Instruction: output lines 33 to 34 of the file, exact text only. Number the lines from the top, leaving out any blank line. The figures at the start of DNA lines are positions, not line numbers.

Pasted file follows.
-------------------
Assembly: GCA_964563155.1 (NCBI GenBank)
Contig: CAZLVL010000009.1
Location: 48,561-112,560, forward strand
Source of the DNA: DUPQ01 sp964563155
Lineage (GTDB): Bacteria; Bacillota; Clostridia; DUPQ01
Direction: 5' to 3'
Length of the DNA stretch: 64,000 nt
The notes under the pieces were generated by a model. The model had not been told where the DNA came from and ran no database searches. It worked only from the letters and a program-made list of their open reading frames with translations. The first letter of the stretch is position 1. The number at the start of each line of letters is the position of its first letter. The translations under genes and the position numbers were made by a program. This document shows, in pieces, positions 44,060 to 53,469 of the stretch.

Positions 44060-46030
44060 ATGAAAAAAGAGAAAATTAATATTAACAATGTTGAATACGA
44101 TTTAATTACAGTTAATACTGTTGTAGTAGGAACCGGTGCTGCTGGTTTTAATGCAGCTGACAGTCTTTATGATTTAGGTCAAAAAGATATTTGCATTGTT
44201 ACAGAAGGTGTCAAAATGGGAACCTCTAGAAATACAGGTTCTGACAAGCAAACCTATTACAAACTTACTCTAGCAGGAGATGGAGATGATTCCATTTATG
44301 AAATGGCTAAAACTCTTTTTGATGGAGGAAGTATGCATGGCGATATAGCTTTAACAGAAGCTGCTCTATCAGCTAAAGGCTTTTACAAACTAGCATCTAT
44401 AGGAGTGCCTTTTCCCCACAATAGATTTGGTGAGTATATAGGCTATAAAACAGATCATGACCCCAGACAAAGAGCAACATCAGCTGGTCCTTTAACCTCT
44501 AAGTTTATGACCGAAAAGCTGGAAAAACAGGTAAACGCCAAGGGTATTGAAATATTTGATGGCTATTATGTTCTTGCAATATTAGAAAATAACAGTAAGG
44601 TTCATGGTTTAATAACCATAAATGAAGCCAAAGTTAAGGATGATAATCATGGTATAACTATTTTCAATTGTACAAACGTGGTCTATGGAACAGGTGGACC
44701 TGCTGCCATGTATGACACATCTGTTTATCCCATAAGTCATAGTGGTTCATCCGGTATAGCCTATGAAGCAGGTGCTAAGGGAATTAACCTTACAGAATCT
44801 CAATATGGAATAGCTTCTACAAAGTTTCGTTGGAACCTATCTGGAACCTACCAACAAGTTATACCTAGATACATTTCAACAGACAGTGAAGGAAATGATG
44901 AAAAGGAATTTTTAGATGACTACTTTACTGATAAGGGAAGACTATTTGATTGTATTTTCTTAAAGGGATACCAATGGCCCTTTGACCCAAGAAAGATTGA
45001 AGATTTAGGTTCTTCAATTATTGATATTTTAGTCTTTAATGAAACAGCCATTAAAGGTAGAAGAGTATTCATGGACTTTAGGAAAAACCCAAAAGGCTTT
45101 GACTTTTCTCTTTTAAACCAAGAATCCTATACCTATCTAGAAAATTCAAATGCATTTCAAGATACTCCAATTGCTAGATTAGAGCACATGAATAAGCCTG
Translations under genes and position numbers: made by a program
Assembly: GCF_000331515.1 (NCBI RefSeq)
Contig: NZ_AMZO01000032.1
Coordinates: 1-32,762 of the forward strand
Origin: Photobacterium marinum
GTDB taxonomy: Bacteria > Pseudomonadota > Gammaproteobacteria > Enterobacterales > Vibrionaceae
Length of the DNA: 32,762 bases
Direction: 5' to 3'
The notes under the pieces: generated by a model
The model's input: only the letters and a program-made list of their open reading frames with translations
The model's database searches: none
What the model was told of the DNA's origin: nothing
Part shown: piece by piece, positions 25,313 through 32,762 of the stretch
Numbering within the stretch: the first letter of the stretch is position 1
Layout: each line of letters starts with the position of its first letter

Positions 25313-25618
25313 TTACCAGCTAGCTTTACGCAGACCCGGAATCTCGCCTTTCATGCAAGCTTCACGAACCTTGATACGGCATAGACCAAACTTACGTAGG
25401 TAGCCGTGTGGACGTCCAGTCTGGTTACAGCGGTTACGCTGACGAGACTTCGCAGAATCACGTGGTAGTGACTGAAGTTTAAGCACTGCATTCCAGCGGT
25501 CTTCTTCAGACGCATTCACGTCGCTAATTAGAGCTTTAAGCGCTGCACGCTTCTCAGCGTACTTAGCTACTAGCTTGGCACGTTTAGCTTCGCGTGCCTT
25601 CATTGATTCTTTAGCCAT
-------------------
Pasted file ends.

What the model was told of the DNA's origin: nothing
Part shown: piece by piece, positions 25,313 through 32,762 of the stretch